8 common mistakes when stampingby Laura RumbleNovember 22, 2021 |

Welcome to the second in a series blog posts that will teach you how to stamp!  If you have never stamped before and have no idea where to start this will get you up and running.  If you are relatively new to stamping you should also gain some tips on how to improve your stamping.  If you are an old hand… well, perhaps there’ll be some inspiration for you too!  (You can find the first post – How To Use Photopolymer Stamps In 6 Easy Steps – here!)

I’ve pulled together a few mistakes I made when learning to stamp with photopolymer stamps and an acrylic block.  I’ll be honest with you; I still make some of them now!

Over inking

This happens when you push too hard with the ink pad when inking up the stamp. You add too much ink to the surface of the stamp, even having ink pooling in the crevices of a detailed stamp.  This results in splodgy stamping that doesn’t show off the detail of the stamp.  You can fix this by tapping the ink pad lightly on to your stamp.

Under inking

This comes about by not having an even coverage of ink on your stamp, or even leaving part of the stamp unintentionally un-inked.  This results in an incomplete or sketchy image.  To help avoid this, daft as it sounds, make sure you ink up every part of the stamp!  Sometimes we get caught up in the fun of stamping and forget the simple things!  If this is the first time you have used the stamps you may find priming them helps. There may be left over residue from the manufacturing process which is preventing the ink from sitting evenly on the surface of the stamp. Running your fingers or palm over the surface of the stamp a few times should fix this.

Too much pressure

When you push too hard on the acrylic block can squash the photopolymer stamp.  This results in the stamped lines becoming overblown and thicker than they should be.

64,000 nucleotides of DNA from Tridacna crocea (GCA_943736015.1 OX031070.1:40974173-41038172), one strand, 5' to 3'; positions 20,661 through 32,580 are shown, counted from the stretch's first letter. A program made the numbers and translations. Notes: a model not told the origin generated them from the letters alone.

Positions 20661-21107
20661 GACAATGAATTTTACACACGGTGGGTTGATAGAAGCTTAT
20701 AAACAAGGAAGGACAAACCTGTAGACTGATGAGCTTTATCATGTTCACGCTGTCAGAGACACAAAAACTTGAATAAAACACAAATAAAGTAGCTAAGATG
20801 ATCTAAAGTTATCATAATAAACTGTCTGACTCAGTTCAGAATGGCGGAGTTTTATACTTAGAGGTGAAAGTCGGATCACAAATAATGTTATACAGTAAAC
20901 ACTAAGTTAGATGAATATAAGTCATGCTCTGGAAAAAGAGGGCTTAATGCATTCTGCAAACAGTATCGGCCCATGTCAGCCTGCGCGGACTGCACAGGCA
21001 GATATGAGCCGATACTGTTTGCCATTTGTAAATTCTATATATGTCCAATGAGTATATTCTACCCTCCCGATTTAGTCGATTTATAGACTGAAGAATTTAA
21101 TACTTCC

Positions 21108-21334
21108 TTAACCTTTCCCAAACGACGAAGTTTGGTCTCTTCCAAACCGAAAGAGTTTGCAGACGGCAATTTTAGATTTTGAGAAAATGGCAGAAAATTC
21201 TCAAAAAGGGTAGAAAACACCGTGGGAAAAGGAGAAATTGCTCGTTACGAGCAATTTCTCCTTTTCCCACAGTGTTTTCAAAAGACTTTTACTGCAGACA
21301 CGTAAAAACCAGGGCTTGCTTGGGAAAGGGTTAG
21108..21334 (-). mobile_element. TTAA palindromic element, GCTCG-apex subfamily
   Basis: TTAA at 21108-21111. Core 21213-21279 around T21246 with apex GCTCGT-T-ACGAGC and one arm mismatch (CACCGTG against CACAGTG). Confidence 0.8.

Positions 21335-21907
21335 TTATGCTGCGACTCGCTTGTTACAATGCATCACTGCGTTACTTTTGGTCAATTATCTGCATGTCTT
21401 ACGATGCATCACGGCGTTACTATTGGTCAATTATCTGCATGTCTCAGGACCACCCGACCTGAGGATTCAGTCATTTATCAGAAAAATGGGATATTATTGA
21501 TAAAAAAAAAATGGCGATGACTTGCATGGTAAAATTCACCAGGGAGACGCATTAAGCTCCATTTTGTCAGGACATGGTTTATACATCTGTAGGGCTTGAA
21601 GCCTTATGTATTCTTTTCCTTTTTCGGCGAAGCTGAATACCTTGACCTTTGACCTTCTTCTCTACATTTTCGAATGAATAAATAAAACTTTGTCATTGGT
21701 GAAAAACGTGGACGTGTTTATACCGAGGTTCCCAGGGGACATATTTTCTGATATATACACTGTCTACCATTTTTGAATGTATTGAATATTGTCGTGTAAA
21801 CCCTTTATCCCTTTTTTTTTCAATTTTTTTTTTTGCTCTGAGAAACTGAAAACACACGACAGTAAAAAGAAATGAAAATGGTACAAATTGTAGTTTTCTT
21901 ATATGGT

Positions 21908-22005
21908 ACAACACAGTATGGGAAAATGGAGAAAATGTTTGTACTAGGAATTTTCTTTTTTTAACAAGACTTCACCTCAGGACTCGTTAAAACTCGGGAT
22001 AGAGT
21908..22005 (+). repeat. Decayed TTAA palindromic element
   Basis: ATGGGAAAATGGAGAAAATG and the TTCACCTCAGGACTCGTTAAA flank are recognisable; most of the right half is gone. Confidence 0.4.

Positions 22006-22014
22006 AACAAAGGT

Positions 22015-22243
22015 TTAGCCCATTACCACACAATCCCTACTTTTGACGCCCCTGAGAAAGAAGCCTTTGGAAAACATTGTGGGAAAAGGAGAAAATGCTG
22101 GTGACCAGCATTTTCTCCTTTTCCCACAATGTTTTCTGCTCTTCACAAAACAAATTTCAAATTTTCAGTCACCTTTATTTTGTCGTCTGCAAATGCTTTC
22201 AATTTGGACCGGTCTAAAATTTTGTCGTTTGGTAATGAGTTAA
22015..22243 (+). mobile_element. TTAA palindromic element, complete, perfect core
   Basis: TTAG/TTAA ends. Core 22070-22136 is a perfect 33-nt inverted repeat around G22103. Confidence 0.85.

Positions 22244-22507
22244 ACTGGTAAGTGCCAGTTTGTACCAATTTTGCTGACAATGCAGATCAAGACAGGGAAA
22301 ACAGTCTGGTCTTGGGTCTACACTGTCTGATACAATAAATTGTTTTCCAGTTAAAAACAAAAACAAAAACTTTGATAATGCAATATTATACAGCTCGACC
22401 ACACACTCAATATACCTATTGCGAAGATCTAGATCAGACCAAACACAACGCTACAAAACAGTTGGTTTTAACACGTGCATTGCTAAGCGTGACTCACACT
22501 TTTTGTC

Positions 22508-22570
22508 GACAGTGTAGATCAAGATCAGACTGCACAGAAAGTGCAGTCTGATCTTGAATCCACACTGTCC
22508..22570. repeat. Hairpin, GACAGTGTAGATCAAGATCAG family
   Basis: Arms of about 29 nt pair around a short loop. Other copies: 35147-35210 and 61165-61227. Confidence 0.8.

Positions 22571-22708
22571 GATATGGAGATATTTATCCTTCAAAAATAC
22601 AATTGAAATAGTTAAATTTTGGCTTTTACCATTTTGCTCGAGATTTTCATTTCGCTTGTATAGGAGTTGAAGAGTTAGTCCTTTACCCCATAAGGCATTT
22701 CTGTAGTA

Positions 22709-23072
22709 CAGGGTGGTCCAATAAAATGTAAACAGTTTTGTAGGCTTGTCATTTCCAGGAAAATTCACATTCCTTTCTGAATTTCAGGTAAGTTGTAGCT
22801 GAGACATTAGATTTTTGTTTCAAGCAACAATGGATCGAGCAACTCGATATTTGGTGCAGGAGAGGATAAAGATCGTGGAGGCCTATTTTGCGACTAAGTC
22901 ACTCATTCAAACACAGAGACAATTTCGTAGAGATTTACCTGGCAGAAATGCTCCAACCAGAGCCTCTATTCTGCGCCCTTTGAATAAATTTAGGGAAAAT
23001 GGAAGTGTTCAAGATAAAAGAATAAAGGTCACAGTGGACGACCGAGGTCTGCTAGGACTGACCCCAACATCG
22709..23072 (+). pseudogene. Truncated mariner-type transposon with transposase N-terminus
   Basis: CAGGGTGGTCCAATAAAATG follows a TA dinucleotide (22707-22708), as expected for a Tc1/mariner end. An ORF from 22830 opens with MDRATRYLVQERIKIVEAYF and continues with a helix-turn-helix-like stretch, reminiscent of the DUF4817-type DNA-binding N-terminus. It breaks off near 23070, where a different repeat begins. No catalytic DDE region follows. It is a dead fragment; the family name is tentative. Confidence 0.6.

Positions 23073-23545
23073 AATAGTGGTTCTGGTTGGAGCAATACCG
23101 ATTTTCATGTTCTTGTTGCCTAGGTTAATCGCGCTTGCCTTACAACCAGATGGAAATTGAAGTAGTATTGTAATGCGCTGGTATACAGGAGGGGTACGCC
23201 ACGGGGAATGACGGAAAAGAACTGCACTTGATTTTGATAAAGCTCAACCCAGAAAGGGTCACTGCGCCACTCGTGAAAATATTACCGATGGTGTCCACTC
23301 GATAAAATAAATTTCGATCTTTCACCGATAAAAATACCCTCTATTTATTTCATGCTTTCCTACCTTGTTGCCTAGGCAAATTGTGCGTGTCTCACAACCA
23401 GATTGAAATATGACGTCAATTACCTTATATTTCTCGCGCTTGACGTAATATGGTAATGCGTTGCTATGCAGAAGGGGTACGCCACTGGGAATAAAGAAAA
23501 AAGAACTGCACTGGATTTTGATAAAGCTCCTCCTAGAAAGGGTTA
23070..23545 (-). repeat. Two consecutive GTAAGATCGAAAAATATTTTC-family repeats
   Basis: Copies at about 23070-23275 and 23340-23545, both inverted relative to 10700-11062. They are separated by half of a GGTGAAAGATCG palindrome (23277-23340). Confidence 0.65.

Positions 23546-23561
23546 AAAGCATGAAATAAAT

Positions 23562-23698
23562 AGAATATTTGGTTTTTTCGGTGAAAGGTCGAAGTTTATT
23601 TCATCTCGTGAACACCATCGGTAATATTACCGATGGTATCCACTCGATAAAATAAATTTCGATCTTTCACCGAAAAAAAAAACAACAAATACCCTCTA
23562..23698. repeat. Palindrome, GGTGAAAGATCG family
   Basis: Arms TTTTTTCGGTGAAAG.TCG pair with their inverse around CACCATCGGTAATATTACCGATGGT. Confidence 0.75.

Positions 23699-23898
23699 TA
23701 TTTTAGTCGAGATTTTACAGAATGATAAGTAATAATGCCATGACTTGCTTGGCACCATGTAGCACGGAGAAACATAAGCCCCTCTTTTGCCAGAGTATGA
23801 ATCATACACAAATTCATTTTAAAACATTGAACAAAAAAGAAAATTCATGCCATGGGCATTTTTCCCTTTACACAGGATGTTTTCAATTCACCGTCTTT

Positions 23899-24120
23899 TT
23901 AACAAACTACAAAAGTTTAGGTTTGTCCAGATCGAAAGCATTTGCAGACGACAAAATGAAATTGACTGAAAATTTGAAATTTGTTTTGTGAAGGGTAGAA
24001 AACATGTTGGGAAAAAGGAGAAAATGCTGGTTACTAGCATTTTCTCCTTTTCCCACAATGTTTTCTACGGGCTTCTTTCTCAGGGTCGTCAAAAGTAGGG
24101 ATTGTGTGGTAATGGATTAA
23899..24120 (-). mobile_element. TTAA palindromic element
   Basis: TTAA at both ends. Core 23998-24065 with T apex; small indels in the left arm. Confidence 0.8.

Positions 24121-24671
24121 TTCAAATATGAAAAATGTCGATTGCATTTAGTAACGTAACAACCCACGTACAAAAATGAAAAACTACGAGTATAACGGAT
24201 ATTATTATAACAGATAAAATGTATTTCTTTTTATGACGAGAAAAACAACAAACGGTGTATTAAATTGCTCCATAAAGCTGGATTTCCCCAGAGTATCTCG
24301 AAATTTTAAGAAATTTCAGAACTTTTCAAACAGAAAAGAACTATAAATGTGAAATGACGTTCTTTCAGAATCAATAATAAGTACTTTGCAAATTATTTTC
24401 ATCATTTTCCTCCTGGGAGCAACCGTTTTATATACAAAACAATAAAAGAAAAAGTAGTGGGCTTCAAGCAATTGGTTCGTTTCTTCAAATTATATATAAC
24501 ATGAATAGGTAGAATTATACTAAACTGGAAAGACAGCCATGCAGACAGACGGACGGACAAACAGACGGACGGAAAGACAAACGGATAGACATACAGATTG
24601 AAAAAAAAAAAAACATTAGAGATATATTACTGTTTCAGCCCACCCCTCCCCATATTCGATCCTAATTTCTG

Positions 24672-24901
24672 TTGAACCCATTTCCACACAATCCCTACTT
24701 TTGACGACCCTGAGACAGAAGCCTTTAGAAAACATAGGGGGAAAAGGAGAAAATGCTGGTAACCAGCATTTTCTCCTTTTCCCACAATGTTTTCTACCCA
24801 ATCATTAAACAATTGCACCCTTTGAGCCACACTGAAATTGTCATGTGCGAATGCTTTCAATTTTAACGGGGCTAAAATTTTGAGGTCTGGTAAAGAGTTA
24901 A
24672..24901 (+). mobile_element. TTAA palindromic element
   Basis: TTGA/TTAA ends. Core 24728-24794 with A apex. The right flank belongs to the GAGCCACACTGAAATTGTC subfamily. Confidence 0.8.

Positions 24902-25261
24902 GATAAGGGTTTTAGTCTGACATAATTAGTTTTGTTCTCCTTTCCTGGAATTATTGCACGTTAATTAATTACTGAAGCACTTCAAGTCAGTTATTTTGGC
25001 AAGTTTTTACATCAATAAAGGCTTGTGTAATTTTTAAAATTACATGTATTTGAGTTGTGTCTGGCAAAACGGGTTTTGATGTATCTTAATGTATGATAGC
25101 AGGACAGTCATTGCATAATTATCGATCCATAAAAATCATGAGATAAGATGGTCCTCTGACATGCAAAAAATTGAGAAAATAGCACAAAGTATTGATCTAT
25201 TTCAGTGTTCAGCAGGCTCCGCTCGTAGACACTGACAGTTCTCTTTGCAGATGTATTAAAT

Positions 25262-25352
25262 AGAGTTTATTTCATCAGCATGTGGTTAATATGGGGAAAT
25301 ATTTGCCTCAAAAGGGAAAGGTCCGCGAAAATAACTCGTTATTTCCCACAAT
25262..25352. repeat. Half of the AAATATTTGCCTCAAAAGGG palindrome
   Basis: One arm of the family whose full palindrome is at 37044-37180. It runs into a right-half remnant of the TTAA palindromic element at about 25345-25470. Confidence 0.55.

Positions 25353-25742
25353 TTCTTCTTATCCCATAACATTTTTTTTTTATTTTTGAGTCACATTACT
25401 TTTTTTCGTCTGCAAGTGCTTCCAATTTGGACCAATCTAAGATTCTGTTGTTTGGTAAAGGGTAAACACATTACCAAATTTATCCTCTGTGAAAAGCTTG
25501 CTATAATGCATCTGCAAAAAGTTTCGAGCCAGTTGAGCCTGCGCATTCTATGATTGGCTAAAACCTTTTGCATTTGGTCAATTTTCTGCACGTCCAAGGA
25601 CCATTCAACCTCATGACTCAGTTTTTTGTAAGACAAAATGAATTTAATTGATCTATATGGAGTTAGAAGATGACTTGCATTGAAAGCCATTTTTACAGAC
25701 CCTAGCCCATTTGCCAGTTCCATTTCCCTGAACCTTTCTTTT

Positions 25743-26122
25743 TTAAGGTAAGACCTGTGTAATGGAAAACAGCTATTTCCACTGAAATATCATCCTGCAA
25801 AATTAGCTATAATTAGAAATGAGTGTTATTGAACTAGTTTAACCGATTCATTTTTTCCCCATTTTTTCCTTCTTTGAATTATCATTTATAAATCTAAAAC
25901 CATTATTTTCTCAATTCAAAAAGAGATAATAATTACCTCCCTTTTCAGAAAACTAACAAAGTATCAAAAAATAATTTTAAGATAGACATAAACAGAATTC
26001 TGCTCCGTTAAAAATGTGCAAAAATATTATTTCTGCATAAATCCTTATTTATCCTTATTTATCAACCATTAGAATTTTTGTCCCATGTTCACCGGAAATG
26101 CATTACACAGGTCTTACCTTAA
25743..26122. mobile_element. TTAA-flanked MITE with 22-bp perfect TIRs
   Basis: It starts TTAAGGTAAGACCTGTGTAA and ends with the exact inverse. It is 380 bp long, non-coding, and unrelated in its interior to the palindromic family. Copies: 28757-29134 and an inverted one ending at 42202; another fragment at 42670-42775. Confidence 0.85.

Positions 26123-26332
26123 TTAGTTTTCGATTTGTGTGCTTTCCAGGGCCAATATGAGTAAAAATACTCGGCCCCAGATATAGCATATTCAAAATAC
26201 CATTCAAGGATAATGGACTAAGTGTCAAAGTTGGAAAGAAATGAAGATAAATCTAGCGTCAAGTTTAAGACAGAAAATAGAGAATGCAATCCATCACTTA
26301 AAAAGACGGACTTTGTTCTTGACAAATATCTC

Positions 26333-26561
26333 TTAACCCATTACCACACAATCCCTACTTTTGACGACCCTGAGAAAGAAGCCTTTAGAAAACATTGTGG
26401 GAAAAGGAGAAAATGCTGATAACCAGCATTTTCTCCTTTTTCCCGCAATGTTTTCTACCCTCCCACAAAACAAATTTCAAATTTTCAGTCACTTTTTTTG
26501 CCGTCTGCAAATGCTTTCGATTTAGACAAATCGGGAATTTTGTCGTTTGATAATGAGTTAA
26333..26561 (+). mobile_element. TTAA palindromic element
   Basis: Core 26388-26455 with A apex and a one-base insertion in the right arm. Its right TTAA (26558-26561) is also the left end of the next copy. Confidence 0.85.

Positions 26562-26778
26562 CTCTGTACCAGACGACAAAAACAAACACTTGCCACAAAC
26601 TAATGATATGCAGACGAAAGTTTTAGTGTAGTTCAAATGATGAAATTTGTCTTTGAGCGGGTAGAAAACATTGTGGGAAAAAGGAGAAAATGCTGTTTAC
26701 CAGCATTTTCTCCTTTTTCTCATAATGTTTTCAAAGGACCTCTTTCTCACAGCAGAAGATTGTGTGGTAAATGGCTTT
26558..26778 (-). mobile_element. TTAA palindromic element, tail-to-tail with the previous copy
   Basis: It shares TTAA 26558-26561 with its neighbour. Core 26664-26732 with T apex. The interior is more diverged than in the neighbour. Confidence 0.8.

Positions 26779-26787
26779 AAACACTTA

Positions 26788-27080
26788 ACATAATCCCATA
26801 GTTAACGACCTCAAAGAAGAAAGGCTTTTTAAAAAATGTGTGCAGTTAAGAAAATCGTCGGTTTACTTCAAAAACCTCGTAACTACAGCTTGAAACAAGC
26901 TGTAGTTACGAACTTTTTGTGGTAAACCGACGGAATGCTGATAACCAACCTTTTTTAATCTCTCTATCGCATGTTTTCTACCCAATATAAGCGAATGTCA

Too quick

Not giving enough contact between the card and the stamp will result in a sketchy image.  Don’t pull the stamp up right away, the ink needs a few seconds to transfer to the cardstock.

Uneven pressure

Giving more pressure to one side of the acrylic block than the other.  This results in an image that can be sketchy, splodgy, and have overblown lines all in one image.  To help avoid this you want to be using an even work surface.  For me the ideal stamping surface is a sturdy desk or table and something with a little bit of give under your project, like a piece of fun foam or a magazine.  Also, use an acrylic block that is an appropriate size for the image you are stamping.  It is much harder to stamp with even pressure using a 6×4 block with one 1×2 image on it.  Make your process easier and use a smaller block. 

Rocking the stamp

Moving the stamp slightly whilst it is making contact with the cardstock is guaranteed to give you a dodgy image.  This brings us neatly on to 7…

Not lifting straight up

The same as rocking the stamp, any movement that is not straight up and down runs the risk of smudging your image.  Aim for all of your movement to be vertical– not horizontal or diagonal.

Other issues

Ink on the acrylic block, fluff on the stamp and dropping the ink pad – make sure you don’t have ink on the acrylic block which could transfer to your project as you stamp and, finally, don’t drop the un-lidded ink pad on to your project!